# Right STart B Lesson 23 ?

## Recommended Posts

So far we've loved all of RS B. I'm a little thrown in Lesson 23.

When looking at the number 20:

Why does she have you point to the 2 and say 2, but then point to the 0 and say 10? This makes no sense to me.

Why does she say this in the NOTE section:

Thinking of numbers in columns hampers their full understanding of place value.

I learned in columns and I picked up place value just fine. I just can't rap my head around point to 20 and saying 2 while pointing to the 2 and ten while point to the 0. I also don't get pointing to 200 and saying 2 while point to the 2, hun while pointing to the first zero, and dred while pointing to the final zero. (this last example is in lesson 25.)

All help is greatly appreciated.

Thanks:)

##### Share on other sites

Because 20 is 2 tens. It's about the 'asian' way to count. It will pay off. Two ten 3 is 23, etc. The traditional english counting is taught later.

##### Share on other sites

Basically, what she's saying is you have 2-tens even because of the zero. If it was 21, you'd say say "two ten one." This is just a way to really solidify place value.

##### Share on other sites

I get all of that. I don't understand why you don't point at the 2 in 20 and say 2-ten. Why do you say ten when pointing at the 0? If looking at 200, why would you say "hun" when pointing at the tens column and "dred" when pointing at the ones column? Why does she discourage teaching by columns???????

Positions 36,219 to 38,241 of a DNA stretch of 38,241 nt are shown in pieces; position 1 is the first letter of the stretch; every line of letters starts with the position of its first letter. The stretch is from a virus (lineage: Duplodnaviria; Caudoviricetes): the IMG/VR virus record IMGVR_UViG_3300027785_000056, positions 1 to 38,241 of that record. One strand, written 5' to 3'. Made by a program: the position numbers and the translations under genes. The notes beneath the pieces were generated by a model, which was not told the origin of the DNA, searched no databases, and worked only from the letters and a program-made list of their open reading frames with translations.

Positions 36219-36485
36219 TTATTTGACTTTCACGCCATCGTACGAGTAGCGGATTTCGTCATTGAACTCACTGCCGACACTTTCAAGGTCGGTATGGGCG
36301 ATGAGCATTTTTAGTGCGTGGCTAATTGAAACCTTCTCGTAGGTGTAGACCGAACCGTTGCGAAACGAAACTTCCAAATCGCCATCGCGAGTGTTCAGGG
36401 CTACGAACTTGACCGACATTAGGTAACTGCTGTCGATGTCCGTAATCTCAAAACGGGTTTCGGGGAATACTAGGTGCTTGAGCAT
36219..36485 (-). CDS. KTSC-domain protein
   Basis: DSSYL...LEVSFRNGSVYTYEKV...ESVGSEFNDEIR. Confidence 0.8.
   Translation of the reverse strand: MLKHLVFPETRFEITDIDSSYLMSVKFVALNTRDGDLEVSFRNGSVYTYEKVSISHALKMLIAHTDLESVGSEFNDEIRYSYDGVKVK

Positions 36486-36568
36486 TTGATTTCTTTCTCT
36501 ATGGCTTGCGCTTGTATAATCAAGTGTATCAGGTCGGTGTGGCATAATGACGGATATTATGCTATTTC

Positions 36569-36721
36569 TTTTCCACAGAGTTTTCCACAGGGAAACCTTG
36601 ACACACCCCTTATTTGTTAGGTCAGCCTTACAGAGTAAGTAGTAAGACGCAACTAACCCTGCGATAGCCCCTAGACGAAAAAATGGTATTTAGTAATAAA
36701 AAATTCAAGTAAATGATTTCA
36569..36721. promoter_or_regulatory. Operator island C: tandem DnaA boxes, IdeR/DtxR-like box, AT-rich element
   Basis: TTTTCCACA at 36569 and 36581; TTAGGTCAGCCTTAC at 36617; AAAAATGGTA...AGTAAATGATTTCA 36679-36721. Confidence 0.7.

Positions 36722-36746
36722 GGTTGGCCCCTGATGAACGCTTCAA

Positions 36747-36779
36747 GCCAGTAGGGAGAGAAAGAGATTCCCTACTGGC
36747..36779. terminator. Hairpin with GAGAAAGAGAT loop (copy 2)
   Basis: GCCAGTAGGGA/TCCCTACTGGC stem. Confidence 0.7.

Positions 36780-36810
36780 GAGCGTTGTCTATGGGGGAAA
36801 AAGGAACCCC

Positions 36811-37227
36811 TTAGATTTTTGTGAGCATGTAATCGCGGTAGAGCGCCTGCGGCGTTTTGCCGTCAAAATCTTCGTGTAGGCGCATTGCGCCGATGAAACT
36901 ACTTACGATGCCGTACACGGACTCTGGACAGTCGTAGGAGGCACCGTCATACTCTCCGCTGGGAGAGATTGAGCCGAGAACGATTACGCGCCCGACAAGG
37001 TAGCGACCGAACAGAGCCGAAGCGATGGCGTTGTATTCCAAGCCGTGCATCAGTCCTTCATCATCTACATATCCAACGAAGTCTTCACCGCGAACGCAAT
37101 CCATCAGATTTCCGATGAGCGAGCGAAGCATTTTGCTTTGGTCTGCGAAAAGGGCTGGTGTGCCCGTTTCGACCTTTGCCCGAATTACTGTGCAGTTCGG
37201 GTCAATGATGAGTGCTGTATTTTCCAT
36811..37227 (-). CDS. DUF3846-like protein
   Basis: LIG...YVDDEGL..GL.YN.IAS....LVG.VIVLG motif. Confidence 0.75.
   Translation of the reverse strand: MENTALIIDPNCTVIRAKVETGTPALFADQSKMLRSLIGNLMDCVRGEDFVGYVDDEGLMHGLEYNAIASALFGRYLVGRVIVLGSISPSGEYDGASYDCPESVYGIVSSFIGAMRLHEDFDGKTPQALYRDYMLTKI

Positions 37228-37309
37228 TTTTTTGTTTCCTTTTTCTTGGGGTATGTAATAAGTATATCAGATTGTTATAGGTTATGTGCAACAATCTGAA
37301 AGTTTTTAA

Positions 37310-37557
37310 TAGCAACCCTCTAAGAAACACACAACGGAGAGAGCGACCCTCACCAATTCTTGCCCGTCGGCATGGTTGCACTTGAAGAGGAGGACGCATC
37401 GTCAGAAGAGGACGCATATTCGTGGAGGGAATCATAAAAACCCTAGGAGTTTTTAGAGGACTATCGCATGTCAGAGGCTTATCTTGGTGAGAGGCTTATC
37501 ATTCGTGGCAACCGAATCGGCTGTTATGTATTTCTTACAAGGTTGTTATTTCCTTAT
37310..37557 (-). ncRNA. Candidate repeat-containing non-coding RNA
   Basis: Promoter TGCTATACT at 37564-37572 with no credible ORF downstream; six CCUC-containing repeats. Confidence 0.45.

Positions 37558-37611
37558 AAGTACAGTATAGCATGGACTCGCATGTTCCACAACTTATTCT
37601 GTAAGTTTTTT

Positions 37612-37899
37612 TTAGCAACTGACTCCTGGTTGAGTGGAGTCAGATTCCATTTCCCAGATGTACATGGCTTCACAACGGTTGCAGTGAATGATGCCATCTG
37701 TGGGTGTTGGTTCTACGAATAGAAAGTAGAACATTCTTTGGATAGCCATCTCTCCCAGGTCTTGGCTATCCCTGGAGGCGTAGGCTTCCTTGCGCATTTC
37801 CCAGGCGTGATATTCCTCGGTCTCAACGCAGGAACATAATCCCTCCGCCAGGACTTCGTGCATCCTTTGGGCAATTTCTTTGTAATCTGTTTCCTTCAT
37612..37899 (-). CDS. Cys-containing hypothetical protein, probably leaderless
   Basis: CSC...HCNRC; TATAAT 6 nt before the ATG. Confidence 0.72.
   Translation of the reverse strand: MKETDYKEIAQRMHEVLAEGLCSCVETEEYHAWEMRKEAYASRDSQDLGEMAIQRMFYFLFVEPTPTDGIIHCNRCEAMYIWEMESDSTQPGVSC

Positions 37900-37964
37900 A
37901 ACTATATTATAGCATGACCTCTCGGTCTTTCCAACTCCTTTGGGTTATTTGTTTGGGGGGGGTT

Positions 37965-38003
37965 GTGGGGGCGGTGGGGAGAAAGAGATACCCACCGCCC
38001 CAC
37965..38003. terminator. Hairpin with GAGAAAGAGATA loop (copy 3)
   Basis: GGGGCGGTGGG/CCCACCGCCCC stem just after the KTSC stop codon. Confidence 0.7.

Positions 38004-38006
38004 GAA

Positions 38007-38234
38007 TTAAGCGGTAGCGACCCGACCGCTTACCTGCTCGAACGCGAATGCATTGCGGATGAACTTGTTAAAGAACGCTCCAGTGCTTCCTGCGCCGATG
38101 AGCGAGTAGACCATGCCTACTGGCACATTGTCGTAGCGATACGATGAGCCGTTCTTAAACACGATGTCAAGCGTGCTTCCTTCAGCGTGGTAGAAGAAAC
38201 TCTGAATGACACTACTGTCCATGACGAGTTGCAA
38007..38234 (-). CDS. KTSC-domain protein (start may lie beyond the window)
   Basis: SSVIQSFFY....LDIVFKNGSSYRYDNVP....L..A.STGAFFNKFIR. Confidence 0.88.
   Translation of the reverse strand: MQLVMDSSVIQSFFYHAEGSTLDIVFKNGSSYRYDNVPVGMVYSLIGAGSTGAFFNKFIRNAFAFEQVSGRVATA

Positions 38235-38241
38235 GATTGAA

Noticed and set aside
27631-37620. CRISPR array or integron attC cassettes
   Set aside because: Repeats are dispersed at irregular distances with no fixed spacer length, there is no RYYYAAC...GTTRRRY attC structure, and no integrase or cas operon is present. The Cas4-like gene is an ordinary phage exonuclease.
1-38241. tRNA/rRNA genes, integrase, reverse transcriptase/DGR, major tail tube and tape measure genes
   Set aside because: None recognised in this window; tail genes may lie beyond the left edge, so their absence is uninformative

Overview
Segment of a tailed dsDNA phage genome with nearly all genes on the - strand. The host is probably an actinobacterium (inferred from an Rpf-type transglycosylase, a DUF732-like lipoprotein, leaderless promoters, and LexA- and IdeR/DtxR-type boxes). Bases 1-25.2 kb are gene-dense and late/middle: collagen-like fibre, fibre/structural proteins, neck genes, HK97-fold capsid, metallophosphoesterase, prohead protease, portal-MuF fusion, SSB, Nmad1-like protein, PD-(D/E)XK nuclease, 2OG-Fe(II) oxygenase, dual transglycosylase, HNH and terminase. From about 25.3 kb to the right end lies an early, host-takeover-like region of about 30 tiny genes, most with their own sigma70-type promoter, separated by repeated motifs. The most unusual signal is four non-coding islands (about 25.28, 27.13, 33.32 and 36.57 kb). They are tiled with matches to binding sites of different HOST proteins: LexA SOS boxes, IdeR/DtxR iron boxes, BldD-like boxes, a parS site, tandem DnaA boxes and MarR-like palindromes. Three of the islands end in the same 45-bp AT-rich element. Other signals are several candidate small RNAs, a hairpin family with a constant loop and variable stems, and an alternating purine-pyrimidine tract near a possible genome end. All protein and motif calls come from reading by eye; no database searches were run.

##### Share on other sites

It really all makes sense as you go on and see the lightbulbs go on. Honestly, my son understands place value way better than I ever did. I did the work, but certainly didn't understand what I was doing. I would say just let this one point go and carry on. ;) If you want her own explanation, I'd try the RS forums, people from RS will answer your questions there.

##### Share on other sites

i will if i don't get more replies here, but i'm hoping to hear from others.

##### Share on other sites

I get all of that. I don't understand why you don't point at the 2 in 20 and say 2-ten. Why do you say ten when pointing at the 0? If looking at 200, why would you say "hun" when pointing at the tens column and "dred" when pointing at the ones column? Why does she discourage teaching by columns???????

I think it is because children more readily understand that it is the 0 after the 2 that changes its value rather than the 2 itself (which is inherent in Asian numbering schemes but not in English). This way 2 always means 2, and it is the 0 (or other symbols) after it that changes the designation.

She doesn't do it with 200, because the RS grouping system doesn't work that way. 200 is not 2-hundred (well later it is, but not at first), but 20-ten. The Asian system is very different than teaching by columns, but personally, I think more effective. Columns can sometimes be thrown off by handwriting or placing, where grouping & an inherent understanding of what place value is, cannot be. Columns are not necessary if you already have grouped in your head (the mental math part of RS) based on an understanding of place value.

I hope that makes sense!

##### Share on other sites

The purpose of pointing to the zero in 20 is to emphasize the number of digits in the number.